The Digital Afterlife

Many of us conduct much of our lives and communications over the internet by using email and professional or social networking sites such as LinkedIn, or Facebook. An issue now coming to the fore is, what becomes of our digital selves after we die? This might mean our collection of photographs or written works stored on a cloud server, or our emails and blog posts, or even an avatar in an online game. Password protection and terms of use of the relevant website will often mean that access to a deceased's online identity will be denied to others unless specific measures are taken during the lifetime of the account holder.

We now raise this issue when preparing wills for clients so that steps can be put in place for the executors to easily deal with "digital assets” after death in addition to tangible assets.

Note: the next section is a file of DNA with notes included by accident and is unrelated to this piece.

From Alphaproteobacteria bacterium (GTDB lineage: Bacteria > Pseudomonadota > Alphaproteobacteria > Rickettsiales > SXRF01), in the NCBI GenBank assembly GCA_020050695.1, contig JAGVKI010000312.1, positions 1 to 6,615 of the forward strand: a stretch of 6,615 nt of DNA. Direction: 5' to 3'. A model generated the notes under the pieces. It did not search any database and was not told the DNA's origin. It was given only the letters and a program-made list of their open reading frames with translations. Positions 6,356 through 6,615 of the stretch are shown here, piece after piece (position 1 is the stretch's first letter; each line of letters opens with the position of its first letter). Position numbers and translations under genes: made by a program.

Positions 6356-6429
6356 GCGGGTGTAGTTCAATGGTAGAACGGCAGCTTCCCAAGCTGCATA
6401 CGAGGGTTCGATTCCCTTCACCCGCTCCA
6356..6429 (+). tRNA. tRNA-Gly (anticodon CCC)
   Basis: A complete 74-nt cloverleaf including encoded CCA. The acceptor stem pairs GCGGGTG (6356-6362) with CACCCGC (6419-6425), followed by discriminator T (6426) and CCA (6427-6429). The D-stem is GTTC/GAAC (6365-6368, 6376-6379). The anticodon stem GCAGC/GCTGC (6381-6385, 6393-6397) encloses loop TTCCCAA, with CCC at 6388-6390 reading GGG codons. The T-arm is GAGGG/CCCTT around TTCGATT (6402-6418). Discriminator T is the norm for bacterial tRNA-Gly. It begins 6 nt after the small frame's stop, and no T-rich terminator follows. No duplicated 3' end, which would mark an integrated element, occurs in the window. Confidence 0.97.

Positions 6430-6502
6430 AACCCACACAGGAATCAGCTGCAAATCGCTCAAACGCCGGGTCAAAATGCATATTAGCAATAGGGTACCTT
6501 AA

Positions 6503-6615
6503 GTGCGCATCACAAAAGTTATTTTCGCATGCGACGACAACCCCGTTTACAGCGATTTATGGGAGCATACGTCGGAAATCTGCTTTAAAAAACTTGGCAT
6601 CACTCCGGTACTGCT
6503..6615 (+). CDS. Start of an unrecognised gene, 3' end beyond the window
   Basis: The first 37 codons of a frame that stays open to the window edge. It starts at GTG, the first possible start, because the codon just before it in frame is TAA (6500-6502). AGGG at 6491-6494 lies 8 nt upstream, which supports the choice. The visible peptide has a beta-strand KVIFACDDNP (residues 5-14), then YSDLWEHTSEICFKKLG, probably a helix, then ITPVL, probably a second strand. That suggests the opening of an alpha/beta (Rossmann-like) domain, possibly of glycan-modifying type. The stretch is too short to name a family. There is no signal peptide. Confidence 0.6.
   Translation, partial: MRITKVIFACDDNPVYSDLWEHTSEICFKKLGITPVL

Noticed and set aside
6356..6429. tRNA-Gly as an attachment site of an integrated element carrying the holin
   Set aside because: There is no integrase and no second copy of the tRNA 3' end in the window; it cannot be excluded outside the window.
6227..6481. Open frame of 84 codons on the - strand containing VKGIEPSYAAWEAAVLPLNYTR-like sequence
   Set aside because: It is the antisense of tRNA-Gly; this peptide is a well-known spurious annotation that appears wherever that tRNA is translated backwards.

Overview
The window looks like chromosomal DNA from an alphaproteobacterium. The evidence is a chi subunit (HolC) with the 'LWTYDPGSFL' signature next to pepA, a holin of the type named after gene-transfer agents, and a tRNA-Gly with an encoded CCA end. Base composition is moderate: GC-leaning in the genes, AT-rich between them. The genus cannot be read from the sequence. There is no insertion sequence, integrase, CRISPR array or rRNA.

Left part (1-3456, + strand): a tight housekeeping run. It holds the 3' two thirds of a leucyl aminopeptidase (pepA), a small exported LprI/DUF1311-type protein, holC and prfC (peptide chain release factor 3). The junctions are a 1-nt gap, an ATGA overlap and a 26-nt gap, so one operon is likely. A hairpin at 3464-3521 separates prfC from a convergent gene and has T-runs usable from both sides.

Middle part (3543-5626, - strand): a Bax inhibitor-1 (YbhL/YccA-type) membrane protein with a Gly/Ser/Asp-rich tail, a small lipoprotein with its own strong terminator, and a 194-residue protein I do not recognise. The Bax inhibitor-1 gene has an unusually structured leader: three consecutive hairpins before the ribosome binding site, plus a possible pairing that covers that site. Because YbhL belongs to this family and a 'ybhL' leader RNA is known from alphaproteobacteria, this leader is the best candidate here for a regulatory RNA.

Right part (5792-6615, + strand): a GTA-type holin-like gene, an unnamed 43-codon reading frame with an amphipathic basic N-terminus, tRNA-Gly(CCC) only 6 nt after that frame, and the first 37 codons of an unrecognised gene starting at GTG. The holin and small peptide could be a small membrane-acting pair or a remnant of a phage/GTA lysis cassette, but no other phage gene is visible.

You may also wish to think about whether or how you wish to be memorialised through your online personality. This might include a notification to your contacts of your death, or the creation of a memorial page such as that currently offered by Facebook as well as a number of dedicated websites. Or, you may simply provide that your online profiles be disabled in a timely manner and protected from misuse.

The various online service providers have different privacy policies and terms of use which determine whether and how a deceased's executor may gain access to their account. Contact us if we can assist you in considering these issues and creating a plan for the treatment of your digital assets, along with the ‘real' assets of your estate.  Contact Rick Shera or Ben Morrison for assistance.

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